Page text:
Scott Snibbe—founder of Snibbe Interactive and a world-renowned interactive media entrepreneur, researcher, and artist—is also an early pioneer with Kinect, which he has been working with since 2006. "With NUI, we can finally put the person in control of the computer instead of the computer controlling the person," he explained. "Humans are first and foremost social; Kinect for Windows can power social NUIs that respond to gesture and voice—the same way humans communicate with each other."
Matt Von Trott, digital director and partner at Assembly Ltd., noted the growing appeal of Kinect for Windows to the advertising industry. "In advertising these days, you need to make something that does more than make people talk about it," he said.
James Ashley, presentation layer architect on the Emerging Experiences team at the international digital agency Razorfish and a Microsoft Most Valued Professional for the Kinect sensor, remarked that he was skeptical the first time he saw the early concept videos for the project that eventually became Kinect for Windows. He didn’t believe it could really work. But it did, and the results were magical. "People want it and clients want it," he explained.
David Kung, vice president of business development at Oblong Industries, Inc. and former Disney Imagineer, notes that the bar for entry is much lower than with previous technological advances. "What's most exciting is how the developer community is adopting at a very low investment," he said. "Not just at a highly expensive R&D level."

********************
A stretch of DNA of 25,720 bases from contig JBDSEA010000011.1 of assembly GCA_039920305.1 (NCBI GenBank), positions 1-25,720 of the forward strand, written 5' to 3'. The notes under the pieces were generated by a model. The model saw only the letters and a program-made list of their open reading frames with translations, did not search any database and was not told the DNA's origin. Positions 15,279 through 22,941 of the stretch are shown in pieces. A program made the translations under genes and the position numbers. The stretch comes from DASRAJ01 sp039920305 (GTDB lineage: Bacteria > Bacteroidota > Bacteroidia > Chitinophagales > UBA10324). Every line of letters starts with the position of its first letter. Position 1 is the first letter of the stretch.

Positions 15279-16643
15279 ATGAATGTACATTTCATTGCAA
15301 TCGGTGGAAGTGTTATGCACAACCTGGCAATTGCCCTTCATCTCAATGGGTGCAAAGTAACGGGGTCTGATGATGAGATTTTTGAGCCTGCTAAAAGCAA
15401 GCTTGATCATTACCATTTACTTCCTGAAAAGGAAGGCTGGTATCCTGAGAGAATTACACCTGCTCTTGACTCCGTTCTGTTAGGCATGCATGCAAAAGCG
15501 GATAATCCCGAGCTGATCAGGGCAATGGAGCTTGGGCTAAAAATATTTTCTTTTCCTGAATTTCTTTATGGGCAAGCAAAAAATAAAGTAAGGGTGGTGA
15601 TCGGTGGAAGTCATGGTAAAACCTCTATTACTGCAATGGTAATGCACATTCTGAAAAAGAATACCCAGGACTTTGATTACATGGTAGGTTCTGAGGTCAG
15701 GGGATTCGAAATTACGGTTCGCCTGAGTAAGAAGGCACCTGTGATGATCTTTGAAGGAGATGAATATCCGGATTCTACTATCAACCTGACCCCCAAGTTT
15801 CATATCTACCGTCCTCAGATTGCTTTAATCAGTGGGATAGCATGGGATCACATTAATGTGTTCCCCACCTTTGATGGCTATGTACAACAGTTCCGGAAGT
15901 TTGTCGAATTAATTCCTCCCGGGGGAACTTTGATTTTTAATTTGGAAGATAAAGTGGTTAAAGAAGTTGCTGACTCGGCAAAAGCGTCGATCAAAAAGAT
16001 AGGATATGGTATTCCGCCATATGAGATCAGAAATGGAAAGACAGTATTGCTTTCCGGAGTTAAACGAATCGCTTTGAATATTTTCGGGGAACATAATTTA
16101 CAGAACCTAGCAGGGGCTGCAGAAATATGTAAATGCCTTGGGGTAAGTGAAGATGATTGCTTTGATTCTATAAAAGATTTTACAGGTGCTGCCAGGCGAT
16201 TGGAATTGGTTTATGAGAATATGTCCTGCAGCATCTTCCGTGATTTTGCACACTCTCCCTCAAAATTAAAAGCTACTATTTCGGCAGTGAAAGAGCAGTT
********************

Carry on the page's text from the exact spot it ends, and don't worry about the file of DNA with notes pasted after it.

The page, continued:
"We still have a while to go before we get to true multi-modal—we are crawling still for sure," Kung added. "We can envision a time where technology could potentially answer a child's question while looking out the car window, 'What is that?' With NUI, GPS, and other advancements, such scenarios are possible."
This year's Seattle Interactive Conference (October 29 and 30) connected about 4,000 entrepreneurs, developers, and online business professionals who are all aspiring to explore the latest online technology and emerging trends. "We're straight-up geeks who just love technology, noted SIC co-founded Mark Peterson. “So, partnering with Microsoft and Kinect for Windows just made sense."